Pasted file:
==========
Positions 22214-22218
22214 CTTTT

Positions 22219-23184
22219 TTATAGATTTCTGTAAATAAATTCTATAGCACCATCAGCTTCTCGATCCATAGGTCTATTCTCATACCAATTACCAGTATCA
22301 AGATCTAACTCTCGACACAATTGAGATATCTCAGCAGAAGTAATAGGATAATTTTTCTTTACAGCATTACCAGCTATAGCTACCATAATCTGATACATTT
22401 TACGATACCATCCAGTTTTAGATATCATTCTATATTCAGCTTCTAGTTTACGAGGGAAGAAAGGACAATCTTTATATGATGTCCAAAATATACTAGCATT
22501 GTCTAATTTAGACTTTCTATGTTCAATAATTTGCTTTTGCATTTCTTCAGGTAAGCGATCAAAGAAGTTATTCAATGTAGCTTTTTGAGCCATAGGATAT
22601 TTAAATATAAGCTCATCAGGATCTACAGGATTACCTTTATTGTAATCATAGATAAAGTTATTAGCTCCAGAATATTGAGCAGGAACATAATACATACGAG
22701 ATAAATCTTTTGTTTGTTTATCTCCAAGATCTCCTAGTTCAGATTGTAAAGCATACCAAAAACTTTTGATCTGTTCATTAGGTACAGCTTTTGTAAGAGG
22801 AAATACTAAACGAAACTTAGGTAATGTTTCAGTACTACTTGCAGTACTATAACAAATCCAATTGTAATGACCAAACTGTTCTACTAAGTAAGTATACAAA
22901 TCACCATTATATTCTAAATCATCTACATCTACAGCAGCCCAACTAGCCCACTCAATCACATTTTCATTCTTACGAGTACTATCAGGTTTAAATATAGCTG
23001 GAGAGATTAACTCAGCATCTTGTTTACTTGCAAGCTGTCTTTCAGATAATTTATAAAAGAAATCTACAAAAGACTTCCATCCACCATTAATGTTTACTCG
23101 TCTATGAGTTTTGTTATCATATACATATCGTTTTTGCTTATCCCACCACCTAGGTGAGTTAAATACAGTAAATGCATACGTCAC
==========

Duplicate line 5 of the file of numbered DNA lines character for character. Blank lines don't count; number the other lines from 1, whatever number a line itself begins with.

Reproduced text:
22301 AGATCTAACTCTCGACACAATTGAGATATCTCAGCAGAAGTAATAGGATAATTTTTCTTTACAGCATTACCAGCTATAGCTACCATAATCTGATACATTT